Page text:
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Which Preferences Are Application Wide?


I’ve been recording InDesign training movies for recently (trying to finish up my InDesign Beyond the Basics title). I got to the part about the Preferences dialog box and I suddenly realized that my internal script about Preferences isn’t entirely true. That is, I have always said, “changes that you make to the Preferences dialog box only apply to the current document, unless no documents are currently open, in which case they apply to all documents you create from now on.”

But that’s only half true. Or, more specifically, that is true for most of the first half of the panes in the Preferences dialog box: General, Interface, Type, Advanced Type, Composition, Units & Increments, Grids, and Guides & Pasteboard.

But the last nine of the 17 panes are mostly application wide preferences, not document preferences. That is, they change the way the program works, for the current document, for future documents, and old documents that you open. This includes Dictionary, Spelling, Autocorrect, Notes, Story Editor Display, Display Performance, Appearance of Black, File Handling, and Clipboard Handling.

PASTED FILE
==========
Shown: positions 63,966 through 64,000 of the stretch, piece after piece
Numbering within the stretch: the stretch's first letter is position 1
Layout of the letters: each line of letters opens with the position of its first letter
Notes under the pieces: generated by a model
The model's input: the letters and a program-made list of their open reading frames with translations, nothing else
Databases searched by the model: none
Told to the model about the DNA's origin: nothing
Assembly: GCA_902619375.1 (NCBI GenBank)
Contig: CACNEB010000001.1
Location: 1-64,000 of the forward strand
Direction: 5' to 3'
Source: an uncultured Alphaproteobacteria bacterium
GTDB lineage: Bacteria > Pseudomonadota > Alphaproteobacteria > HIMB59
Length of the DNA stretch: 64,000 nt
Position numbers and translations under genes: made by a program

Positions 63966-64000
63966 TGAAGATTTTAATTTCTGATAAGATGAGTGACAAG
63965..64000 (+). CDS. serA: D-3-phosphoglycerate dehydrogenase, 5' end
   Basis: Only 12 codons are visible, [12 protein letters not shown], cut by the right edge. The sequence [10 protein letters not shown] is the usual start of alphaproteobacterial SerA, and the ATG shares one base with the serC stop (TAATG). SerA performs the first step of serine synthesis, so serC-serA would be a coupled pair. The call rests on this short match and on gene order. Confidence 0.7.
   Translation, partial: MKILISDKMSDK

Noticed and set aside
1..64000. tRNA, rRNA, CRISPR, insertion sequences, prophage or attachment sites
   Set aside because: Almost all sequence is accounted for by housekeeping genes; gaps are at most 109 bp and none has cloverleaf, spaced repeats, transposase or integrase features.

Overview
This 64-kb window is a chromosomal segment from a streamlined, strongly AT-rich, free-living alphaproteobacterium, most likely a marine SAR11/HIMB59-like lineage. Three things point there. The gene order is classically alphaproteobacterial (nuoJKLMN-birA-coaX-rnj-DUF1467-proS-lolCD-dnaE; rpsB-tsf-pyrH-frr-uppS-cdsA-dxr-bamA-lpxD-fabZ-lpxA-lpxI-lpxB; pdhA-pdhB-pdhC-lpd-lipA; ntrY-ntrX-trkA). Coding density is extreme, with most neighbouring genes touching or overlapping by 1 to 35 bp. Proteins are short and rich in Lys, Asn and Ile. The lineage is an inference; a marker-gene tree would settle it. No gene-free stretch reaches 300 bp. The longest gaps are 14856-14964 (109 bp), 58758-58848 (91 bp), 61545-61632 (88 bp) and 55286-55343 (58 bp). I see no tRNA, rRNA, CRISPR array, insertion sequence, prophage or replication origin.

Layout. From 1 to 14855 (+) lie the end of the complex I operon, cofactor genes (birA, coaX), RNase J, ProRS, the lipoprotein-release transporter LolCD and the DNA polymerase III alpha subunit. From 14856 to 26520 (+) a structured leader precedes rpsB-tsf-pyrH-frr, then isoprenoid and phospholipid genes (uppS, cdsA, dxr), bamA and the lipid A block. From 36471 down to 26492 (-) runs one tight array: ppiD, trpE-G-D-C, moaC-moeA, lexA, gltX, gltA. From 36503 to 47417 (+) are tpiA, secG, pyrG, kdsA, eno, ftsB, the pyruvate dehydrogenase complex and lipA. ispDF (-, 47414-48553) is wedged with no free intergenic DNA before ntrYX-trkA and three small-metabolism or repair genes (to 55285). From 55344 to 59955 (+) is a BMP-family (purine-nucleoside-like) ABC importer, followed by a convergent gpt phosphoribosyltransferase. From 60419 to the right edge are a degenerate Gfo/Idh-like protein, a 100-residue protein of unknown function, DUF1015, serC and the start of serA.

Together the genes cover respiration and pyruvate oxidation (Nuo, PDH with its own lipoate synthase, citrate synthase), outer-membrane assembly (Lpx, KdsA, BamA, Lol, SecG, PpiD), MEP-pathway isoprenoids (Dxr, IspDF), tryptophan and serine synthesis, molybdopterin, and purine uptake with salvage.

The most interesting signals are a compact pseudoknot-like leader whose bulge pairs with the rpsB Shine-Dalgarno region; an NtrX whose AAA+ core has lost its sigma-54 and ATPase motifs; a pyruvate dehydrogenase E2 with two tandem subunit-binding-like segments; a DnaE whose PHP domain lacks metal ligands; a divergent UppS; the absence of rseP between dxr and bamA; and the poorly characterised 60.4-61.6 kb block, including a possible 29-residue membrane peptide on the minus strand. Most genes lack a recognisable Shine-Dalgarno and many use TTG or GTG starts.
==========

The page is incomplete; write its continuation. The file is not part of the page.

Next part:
Unfortunately, it’s not even as clean-cut as that because there are exceptions. For example, the Tool Tips setting in the Interface pane appears to be application wide. Conversely, Overprint [Black] Swatch at 100% in the Appearance of Black pane appears to be document wide.

Do you get the sense that someone at Adobe is trying to confuse us? Or is this one of those “character building” exercises that help us gain deeper truths about ourselves while we grind our teeth?

What other exceptions are there? What little gotcha’s should we be looking out for. Anyone care to enlighten us with the ultimate guide to app vs. doc, or even explain why the breakdown is the way it is?

David Blatner is the co-founder of the Creative Publishing Network, InDesign Magazine, and the author or co-author of 15 books, including Real World InDesign. His InDesign videos at LinkedIn Learning ( are among the most watched InDesign training in the world. You can find more about David at
  • I’ve often thought there should be an indicator like an asterisk or something that tells us it is app specific (or doc specific). It could be hidden in a tooltip or something, but “some” indicator would be very helpful to both experts and newbies.

  • Brian says:

    Might I just say that I think putting document settings in an application’s preferences area is monumentally stupid?

  • Klaus Nordby says:

    I quite agree with you that the Prefs are somewhat confusing and semi-jumbled regarding app-wide vs. document — that’s all I can say.

    And David, I’m looking much forward to your “ID BtB” on! When do you think it will go live?